Archive for November, 2013

Equine Dentistry: Sharp enamel points

Sunday, November 24th, 2013


These are before and after photos of an 11 year old Quarter Horse mare.  This is a view of her last 3 upper right molars showing some average size enamel points.  Each upper tooth has 2 enamel points that have become sharp and are cutting into her cheek causing ulcers.

Cheek ulceration due to sharp enamel points is the most common reason horses drop feed and have bit issues.  Treatment involves removing the sharp points and smoothing the cheek side edges of the top teeth and the tongue side edges of the bottom teeth (“floating”).  Once this is done, the ulcers heal in 5-7 days and the cause of pain is resolved.

Horses’ teeth continue to erupt throughout their lives at a rate of about 1/8th of an inch per year.  Because of this continuous growth, the enamel points will redevelop.  This is why most horses should be evaluated yearly to determine if these sharp enamel points need to be removed again.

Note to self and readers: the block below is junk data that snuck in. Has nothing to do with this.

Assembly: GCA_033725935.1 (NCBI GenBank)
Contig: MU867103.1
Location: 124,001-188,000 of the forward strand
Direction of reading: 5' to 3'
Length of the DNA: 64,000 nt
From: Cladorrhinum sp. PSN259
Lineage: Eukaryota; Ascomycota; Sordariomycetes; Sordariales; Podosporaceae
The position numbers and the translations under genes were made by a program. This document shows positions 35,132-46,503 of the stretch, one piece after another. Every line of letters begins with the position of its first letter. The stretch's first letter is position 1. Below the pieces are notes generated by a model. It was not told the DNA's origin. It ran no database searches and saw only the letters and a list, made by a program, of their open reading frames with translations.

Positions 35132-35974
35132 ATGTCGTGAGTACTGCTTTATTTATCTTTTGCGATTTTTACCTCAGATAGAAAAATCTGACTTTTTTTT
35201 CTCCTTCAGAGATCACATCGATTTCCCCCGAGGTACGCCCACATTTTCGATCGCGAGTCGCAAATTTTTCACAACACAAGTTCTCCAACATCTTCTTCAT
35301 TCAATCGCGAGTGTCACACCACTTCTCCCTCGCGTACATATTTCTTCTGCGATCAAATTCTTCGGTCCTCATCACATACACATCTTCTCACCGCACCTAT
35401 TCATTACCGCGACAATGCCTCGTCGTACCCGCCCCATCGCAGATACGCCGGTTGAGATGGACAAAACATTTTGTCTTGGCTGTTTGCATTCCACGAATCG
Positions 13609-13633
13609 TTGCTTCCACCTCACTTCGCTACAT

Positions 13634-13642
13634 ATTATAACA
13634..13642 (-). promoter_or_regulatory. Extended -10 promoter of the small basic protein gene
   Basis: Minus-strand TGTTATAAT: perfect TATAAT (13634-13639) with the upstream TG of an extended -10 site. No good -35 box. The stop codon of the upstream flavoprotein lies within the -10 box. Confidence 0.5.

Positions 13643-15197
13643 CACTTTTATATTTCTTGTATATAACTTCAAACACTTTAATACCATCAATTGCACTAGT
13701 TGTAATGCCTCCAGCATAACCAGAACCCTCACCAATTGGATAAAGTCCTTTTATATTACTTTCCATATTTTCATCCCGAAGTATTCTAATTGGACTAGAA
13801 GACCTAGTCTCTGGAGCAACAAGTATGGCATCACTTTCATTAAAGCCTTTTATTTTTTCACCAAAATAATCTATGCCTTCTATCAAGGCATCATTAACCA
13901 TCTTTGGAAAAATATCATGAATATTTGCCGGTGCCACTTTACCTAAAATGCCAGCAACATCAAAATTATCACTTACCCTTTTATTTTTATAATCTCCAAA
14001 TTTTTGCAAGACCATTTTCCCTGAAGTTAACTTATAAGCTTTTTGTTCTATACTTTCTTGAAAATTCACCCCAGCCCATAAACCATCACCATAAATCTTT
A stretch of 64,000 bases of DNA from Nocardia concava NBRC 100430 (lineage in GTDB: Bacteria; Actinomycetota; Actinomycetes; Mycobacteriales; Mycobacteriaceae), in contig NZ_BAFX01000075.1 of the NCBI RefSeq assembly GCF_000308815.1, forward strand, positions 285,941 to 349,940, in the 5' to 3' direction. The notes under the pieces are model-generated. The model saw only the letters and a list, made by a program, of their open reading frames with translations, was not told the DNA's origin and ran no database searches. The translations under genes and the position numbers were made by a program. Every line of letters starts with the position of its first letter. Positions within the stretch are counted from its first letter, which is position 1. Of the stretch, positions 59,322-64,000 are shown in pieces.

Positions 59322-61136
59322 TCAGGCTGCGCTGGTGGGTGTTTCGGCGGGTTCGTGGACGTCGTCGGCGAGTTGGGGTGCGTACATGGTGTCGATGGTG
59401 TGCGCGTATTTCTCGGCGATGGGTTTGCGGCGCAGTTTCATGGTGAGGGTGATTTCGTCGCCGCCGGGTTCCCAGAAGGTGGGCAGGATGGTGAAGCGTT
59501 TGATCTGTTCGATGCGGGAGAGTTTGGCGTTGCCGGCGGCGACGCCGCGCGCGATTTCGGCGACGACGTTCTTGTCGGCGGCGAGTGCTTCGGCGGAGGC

David Warren, D.V.M.

Equine dentistry: Geriatric horses

Tuesday, November 5th, 2013

These photos are of a 20+ year old Quarter Horse gelding that Ronnie and I worked on today. We have seen a lot of “old timers” this year. Older horses have a variety of teeth problems, especially if they have not been on a regular dental exam schedule.


You can see in these photos this horse has a huge overgrown 1st upper cheek tooth, a severe wave mouth, and a loose tooth that had to be extracted. Once a horse’s teeth reach this stage it is difficult to correct the malocclusions. In a perfect world, horses would receive dental care every year so most of these problems could be prevented or at least minimized.

David Warren, D.V.M.